From the early 1870s until his death in 1902, John Mackay was among the richest men in the world and was without a doubt the wealthiest man to emerge from Nevada’s fabulous Comstock Lode. Author Michael J. Makley explores how, from his beginnings as a poor Irish immigrant, John Mackay developed a strong work ethic that distinguished him for the rest of his life. He came west to seek his fortune in the California Gold Rush and then moved on to Virginia City, Nevada, where he dealt in mining stocks and operated silver mines. After making a fortune in mining, he transferred his energies to banking and communications. John Mackay offers new insight into the life and achievements of this remarkable man. It also places Mackay in the broader context of his time, an era of robber barons and rampant corruption, rapidly advancing technology, national and international capitalism, and flagrant displays of newfound wealth. Even in this context, he stood out, not only for his contributions to Nevada and mining history, but also for his reputation as an important business leader fighting the consolidation and venality of corporate power in the Gilded Age. His actions freed the Comstock from a financial monopoly, resulting in moderated rates for the milling, timber, shipping, transportation, and water that made mining possible and precipitated the discovery and development of the ore field known as the “Big Bonanza.”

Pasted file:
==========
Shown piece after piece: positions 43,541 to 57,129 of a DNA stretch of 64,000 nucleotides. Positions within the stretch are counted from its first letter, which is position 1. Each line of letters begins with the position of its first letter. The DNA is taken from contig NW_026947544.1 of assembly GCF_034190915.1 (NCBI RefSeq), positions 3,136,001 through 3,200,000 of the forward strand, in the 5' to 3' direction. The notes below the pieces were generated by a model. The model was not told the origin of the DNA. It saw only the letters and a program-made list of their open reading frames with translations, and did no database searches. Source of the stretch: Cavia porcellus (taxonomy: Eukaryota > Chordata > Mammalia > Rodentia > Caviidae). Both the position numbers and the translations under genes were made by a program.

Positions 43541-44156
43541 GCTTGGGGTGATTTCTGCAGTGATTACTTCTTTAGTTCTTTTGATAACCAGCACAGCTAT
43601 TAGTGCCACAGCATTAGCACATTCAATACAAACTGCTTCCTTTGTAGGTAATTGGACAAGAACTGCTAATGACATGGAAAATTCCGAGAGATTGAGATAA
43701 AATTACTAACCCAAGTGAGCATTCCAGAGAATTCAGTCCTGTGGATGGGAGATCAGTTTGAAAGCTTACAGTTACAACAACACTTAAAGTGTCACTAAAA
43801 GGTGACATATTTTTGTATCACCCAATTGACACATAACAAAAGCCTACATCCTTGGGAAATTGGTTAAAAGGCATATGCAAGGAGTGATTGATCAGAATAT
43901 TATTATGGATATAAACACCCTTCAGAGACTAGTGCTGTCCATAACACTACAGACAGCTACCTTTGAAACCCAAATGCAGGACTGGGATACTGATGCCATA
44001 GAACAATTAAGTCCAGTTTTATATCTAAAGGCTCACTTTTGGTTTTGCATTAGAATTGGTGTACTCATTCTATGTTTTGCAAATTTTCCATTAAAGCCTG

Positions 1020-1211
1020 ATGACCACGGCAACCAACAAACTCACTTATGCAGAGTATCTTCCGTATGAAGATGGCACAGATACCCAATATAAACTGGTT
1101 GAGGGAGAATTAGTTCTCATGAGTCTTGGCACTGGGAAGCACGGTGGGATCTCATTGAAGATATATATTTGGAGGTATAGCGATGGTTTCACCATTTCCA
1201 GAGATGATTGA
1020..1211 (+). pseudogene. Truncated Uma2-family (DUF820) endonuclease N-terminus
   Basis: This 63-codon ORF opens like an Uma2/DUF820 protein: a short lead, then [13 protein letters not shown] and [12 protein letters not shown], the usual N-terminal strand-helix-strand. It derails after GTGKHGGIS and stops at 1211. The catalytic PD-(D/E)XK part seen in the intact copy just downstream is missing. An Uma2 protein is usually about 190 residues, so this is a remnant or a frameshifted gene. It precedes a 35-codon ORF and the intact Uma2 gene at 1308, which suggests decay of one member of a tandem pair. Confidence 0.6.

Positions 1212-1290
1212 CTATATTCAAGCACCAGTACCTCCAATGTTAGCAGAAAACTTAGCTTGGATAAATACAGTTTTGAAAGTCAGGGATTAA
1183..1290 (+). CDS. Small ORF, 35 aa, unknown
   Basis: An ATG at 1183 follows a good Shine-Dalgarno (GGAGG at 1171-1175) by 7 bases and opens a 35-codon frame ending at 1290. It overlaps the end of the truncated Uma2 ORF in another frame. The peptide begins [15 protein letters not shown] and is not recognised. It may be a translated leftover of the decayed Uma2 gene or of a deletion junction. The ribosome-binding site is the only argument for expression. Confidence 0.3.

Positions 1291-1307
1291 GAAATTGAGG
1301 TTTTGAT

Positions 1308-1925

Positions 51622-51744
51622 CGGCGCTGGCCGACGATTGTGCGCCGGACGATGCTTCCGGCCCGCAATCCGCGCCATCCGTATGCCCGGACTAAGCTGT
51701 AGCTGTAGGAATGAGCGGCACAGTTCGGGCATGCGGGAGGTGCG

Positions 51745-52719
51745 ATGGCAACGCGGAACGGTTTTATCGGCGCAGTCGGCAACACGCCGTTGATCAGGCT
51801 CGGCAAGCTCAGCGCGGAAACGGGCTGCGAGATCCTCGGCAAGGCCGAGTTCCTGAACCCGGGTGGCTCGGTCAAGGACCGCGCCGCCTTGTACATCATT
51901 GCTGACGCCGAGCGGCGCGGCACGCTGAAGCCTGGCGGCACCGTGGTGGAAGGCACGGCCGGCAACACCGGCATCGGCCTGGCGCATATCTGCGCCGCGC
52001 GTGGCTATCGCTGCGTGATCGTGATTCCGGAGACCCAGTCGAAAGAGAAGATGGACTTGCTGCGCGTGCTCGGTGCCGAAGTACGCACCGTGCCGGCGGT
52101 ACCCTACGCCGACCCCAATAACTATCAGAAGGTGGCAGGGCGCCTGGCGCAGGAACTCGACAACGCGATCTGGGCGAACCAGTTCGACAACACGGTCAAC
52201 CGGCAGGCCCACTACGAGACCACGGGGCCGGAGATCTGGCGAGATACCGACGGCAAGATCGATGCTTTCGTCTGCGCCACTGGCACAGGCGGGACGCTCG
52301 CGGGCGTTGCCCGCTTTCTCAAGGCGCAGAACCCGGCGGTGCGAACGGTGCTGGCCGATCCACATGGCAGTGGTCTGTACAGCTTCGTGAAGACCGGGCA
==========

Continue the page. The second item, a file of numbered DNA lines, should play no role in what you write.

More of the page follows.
Makley’s book recounts the life and career of one of the most successful men of his age, a capitalist of immense wealth who generously helped those around him and worked diligently in the public interest. This engaging biography will appeal to readers interested in the Comstock Lode and mining in the West during the latter part of the nineteenth century as well as general western history enthusiasts.